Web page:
Alexander Chapman was the first witness to testify at an inquiry into Lori Douglas, a Court of Queen's Bench justice whose sexually explicit photos wound up on a website devoted to rough, interracial sex.
"You knew it was a hard-core sex site ... for interracial sex," said independent counsel Kirsten Crain.
"You went to it. Why in the world would you have done that?" she asked Chapman.
"I didn't know that at the time," he responded.
"I put it to you, sir, that you went to that site and you were interested," Crain said.
The inquiry by the Canadian Judicial Council is examining a complaint filed by Chapman in 2010. He alleges he had been the target of a strange sexual plan by Douglas and her husband, Jack King, seven years earlier. At the time, King was Chapman's divorce lawyer and Douglas was a lawyer at the same firm as her husband.
Chapman, who is black, alleges he was approached by King to have sex with Douglas, and was directed to Dark Cavern, a website dedicated to sex between black men and white women.
He testified Monday that the sexual innuendo started just as his divorce was being settled in 2003.
"(King) asked me if I had ever gone to the Dark Cavern site," Chapman said.
"He urged me to go there and he mentioned 'white princess.'"
"White princess" was the name attached to a gallery of photos including those of Douglas. Some showed her in bondage gear and performing sex acts.
Chapman told the inquiry he needed a password to access the photos and King provided him with one. He said he visited the photos reluctantly and only because "the man had my divorce stuff ... he was bullying me or something like that."
Crain repeatedly pressed Chapman as to why he continued to meet with King and look at the photos if he was offended by them or felt harassed.
"Did you ever tell (King), sir, that you just weren't interested?" she asked Chapman.
"I didn't say those words," Chapman replied. "I just had a week or two left to finish my divorce."
King and Douglas have already admitted the photos are of her. But they have said all along that King was acting without Douglas's knowledge — that he uploaded the photos and approached Chapman for sex without any consent from his wife.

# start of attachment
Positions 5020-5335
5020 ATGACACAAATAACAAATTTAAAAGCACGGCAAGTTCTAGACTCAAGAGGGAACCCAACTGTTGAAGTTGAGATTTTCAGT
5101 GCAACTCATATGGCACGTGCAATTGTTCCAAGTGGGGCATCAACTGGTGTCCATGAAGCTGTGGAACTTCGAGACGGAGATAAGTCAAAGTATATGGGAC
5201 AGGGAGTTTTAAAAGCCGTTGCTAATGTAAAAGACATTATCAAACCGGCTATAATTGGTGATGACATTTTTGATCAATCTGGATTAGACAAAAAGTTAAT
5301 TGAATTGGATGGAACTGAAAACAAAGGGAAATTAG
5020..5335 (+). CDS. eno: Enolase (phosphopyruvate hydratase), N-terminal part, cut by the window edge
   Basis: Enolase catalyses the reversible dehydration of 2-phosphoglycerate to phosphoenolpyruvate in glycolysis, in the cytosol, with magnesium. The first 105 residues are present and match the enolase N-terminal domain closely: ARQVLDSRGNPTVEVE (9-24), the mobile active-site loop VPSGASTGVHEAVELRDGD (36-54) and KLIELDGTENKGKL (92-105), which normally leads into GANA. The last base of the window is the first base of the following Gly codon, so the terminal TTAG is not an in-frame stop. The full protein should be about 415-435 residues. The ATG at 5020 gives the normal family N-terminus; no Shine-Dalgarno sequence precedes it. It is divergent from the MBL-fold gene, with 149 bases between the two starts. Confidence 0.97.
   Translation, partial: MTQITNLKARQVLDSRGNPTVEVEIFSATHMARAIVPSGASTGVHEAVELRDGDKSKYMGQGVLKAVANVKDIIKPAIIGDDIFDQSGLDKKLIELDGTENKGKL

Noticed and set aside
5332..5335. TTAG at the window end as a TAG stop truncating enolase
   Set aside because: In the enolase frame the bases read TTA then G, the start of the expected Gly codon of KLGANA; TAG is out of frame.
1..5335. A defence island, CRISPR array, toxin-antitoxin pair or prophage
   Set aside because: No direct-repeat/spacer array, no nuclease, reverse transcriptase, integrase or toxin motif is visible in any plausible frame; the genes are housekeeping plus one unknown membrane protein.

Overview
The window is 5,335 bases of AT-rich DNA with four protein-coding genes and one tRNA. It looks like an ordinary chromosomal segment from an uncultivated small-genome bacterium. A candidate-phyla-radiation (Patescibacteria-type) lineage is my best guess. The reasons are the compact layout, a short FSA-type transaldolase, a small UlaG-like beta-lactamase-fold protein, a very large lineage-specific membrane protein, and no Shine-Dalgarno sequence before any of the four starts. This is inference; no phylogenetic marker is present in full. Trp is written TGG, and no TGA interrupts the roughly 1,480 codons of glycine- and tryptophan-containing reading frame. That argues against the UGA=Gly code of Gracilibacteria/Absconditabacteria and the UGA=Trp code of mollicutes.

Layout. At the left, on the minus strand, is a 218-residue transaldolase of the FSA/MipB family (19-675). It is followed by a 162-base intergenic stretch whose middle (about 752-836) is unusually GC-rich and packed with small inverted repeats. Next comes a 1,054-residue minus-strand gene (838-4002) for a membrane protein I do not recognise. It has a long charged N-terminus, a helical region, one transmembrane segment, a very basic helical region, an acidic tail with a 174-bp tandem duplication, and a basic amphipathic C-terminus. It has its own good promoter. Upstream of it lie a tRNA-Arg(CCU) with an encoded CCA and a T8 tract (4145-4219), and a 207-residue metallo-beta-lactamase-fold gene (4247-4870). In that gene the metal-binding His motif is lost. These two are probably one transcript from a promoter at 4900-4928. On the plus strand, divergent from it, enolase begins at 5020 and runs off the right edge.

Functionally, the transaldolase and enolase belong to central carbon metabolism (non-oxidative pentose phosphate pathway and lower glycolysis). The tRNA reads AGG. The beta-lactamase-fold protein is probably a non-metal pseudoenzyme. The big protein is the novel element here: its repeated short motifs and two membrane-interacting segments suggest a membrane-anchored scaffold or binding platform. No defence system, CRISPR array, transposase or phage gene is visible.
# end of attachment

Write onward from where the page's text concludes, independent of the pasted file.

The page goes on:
King has already been disciplined by the Law Society of Manitoba. He was ordered to pay $14,000 in costs and has a reprimand on his record.
Chapman conceded Monday that all his discussion about sex had been with King, and he had no evidence that Douglas knew what was happening.
"You have no information to suggest that she was aware that her pictures were on the Internet," Crain said.
"I'm under the impression she had to know. She clearly posed for those pictures," Chapman replied.
Chapman occasionally wiped tears from his eyes as he testified. On one occasion, he appeared to get angry at the attacks on his credibility.
"Let's all go take a polygraph test, because I don't have time for this witch hunt," he told Crain.
Chapman filed a sexual harassment claim against King in 2003 and was given $25,000 in exchange for returning all the photos and agreeing to never discuss the matter. He broke that agreement in 2010, saying he was still suffering stress.
At the same time, Chapman filed separate lawsuits against King, Douglas and their former law firm. The lawsuits were quickly dropped or dismissed.
At Monday's hearing, Crain pointed out that Chapman has had other involvement with the courts. Chapman, who was born Lenard Quaccoo, filed two lawsuits against the Winnipeg Police Service alleging false arrest, she said. One lawsuit was either withdrawn or dismissed. One is still pending.
Chapman has also been embroiled in several small-claims court proceedings, Crain said. And he has been arrested on two occasions for assault, although those charges were dropped.
"You've been in criminal proceedings, you've been in civil proceedings and you've been in small claims court proceedings," Crain said.
Douglas is facing four allegations:
— that she sexually harassed Chapman.
— that she failed to disclose the issue when she was screened for a judicial appointment in 2005.
— that she didn't fully disclose some facts to the inquiry and changed a 2003 entry in her personal diary in 2010.
— that the very existence of photos have undermined confidence in the justice system and her ability to act as a judge.
The hearing into Douglas's future is scheduled to run until the end of next week.
Such inquiries are rare. The judicial council has held them nine times across the country in 40 years. It has only once recommended that a judge be removed.
In 2009, the council recommended to the federal government that Paul Cosgrove be removed as a justice of the Ontario Superior Court due to incompetence and abuse of his powers. Cosgrove resigned before the federal government could make its decision.
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